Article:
The model met standard psychometric requirements. Attitude, Subjective Norm and Perceived Behavioural Control explained 76% of the variance in the intention or expectation to be working in three months time (R2 = .76, p < .001). The influencing beliefs with the highest associated factor loadings per component were: for ‘Attitude’ (from 8 advantages or disadvantages of working) – increased pain (r = .85); fear of re-injury (r = .85); social contact (r = .85); and, gaining respect and acceptance (r = .84); ‘Subjective Norm’ (from 6 referents) - the opinion of co-workers (r = .80), friends (r = .80) and treating doctor (r = .79); and ‘Perceived Behavioural Control’ (from 9 inhibitors or facilitators of working) – restricted physical capacity (r = .84), pain (r =.80), co-worker support (r = .88) and employer support (r = .86).

Conclusions

This study demonstrated that the TPB is a viable theoretical framework for conceptualizing and understanding the factors influencing the future work expectations of injured employees. The results suggest a range of biopsychosocial issues combine to produce expectations, the strongest influences being: social aspects of work, communication from the treating doctor, co-worker support and pain-related disability.

Presentation 4: What do people take into consideration when they answer questions about their return-to-work expectations?

Presented by: Amanda Ellen Young

Authors

Young A1, Choi Y1, Woiszwillo MJ1

  1. Center for Disability Research, Liberty Mutual Research Institute for Safety, USA

Abstract

Background

Workers’ own expectations for return to work (RTW) have been found to be one of the best predictors of future work status, but there is a limited understanding of why people expect what they do. Using a qualitative methodology (focus groups), this study specifically asked what people take into consideration when forming expectations for return to work.

Methods

34 people (8 women, 26 men) currently off work due to a musculoskeletal condition were recruited to participate in one of 14 two-hour focus groups conducted at our research facility between February and August 2013. At the start of each focus group, each participant completed an individual questionnaire about 1) whether they expect to return to work, 2) the approximate time frame for when they expect to do so, and 3) the factors they considered in forming those expectations. Next, each participant briefly introduced themselves and presented their responses. After that, the influences participants listed were discussed and reflected upon by the group. Focus group audio recordings were fully transcribed and subject to content analysis, which was assisted with the use of NVivo 10.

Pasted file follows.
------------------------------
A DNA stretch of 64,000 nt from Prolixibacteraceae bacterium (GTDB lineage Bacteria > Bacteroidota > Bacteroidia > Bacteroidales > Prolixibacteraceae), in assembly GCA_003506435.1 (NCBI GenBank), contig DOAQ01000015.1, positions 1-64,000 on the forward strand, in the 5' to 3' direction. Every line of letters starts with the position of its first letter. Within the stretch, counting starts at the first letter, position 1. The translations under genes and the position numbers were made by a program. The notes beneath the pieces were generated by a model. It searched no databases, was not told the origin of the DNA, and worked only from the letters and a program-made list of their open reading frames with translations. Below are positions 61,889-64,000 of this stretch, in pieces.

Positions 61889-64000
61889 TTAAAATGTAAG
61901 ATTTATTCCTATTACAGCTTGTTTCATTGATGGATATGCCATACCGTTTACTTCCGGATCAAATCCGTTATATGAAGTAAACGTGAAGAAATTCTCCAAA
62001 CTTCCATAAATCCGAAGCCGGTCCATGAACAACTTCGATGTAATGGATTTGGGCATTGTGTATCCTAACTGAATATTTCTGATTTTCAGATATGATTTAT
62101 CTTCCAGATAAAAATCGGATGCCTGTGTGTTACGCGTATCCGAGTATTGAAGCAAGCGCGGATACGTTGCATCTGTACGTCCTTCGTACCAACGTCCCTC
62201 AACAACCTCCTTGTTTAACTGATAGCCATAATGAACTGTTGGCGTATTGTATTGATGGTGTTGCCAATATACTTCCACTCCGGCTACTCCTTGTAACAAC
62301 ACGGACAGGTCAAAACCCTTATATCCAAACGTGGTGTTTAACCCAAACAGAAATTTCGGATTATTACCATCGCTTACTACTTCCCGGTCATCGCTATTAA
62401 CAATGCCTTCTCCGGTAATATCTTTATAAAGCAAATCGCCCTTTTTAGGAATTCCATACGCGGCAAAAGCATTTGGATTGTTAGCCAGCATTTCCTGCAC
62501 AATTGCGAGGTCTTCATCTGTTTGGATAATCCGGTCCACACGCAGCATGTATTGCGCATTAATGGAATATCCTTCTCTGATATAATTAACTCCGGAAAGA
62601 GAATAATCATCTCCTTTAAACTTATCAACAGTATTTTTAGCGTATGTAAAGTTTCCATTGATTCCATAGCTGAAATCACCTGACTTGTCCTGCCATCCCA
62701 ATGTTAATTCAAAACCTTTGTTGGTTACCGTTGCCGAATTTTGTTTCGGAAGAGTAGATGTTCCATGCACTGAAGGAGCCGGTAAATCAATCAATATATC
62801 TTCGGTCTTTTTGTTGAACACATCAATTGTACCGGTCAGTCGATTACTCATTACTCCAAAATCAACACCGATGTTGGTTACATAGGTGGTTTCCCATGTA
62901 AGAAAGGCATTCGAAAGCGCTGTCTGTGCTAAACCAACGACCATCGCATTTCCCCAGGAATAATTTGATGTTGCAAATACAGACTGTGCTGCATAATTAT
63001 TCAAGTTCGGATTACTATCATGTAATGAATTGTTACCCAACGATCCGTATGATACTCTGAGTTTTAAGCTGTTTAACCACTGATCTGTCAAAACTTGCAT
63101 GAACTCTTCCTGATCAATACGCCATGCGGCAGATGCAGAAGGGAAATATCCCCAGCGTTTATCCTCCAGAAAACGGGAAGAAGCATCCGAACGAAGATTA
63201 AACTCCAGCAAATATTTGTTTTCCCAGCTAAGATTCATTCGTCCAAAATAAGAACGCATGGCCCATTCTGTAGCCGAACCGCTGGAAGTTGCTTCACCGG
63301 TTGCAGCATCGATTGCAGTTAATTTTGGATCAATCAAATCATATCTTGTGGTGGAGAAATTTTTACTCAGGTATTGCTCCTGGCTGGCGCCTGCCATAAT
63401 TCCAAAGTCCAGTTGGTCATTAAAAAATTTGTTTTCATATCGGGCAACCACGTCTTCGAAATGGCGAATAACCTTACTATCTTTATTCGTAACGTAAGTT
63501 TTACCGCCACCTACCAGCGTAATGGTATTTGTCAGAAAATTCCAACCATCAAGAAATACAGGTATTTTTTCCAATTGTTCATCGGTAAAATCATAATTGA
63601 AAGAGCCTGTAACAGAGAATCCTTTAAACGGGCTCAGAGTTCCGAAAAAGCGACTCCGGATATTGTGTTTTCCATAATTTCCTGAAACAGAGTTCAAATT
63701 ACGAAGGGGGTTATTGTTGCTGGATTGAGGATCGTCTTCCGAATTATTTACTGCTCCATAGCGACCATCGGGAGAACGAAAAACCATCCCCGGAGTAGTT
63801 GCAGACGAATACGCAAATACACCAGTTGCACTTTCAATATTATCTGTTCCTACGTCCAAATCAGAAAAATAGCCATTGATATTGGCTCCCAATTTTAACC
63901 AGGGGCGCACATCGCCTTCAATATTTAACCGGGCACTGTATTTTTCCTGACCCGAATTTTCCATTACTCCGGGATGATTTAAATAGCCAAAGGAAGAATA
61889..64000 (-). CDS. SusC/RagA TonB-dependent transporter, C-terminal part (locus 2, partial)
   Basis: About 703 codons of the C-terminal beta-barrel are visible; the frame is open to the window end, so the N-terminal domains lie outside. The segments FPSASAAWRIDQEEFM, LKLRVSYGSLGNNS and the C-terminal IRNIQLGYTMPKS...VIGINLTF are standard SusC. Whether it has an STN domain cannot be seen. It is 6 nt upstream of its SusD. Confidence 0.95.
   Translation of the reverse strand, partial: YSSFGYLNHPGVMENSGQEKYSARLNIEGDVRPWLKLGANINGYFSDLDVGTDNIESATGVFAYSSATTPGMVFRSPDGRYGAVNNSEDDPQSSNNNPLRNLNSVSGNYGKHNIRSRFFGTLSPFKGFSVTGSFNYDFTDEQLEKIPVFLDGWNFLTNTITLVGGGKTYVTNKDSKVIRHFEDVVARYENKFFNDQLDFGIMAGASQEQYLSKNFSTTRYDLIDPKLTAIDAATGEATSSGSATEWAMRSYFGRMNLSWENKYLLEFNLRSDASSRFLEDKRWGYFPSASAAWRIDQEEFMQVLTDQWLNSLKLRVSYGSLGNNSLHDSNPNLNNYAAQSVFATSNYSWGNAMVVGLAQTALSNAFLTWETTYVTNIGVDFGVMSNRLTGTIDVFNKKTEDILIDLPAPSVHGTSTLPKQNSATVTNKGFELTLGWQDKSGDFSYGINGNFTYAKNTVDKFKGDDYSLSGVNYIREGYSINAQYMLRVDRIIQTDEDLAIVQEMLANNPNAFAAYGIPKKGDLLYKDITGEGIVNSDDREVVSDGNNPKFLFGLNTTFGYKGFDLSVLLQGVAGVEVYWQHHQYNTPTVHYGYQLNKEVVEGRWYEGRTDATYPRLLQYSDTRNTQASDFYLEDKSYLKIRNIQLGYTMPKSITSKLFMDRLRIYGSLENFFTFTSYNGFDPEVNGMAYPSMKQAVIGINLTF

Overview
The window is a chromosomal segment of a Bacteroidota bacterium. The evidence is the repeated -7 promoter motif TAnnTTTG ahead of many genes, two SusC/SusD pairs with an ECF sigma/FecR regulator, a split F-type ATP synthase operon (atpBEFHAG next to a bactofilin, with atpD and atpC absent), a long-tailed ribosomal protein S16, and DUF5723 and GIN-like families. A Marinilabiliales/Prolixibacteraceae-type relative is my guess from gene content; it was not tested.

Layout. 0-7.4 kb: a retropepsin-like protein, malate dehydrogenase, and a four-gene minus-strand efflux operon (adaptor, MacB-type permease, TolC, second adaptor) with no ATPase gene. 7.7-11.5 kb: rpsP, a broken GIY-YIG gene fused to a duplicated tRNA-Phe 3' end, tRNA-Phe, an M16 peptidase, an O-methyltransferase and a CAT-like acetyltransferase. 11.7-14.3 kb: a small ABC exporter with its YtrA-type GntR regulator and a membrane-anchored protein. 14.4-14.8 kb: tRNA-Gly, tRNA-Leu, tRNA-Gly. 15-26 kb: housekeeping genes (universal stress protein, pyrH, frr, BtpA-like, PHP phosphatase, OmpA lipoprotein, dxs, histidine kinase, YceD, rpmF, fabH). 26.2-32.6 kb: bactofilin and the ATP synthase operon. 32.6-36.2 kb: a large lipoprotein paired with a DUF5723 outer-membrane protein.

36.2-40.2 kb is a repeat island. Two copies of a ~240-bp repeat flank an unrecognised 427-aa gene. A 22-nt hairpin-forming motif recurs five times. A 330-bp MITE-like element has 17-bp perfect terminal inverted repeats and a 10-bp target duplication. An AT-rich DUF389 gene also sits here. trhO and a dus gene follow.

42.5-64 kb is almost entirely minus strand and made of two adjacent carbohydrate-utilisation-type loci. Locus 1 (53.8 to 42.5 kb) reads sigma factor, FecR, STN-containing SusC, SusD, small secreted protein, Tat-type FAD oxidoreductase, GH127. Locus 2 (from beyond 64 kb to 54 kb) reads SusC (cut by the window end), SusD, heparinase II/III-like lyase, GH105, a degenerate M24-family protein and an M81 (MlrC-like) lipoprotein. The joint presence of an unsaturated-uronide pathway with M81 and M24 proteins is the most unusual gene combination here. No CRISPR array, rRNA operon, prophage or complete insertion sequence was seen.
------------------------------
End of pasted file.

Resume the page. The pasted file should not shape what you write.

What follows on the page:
Results

Participants were 25 to 65 years old (M=45, SD=12.6) and had been out of work for 3 months or less due to their injury. At the time of participating in the focus group all reported expecting to return to work, with the most commonly expected time to RTW being approximately weeks (M = 47 days, Range = 1 day-6 months). When asked to list the things they took into consideration when formulating their answer, most participants listed 4 or 5 factors (Range = 2-14). Generally, participants listed factors such as physical health (e.g., recovery, healing) and financial concerns (e.g., bills to pay) on the questionnaires, but the group discussions revealed a far richer picture. Analysis of the group discussions indicated that many more factors were considered. Findings suggest that when formulating RTW expectations, workers reference components of themselves, as well as elements of their disability management, work, social, economic, and physical contexts. Analysis also indicated that interactions with elements influenced expectations. More specifically, thoughts about, desire and need for, feelings towards, access to, and behavioral exchanges were often spoken about when explaining RTW predictions. It was also found that some elements can influence expectations in contrasting ways. For example, peers were said to exert both positive and negative influence (i.e., “you should be working” vs. “milk the system”).

Conclusions

Indications are that many of the variables that people spoke about were amenable to intervention, suggesting that more can be done to assist workers progress more quickly and confidently through the process of returning to work.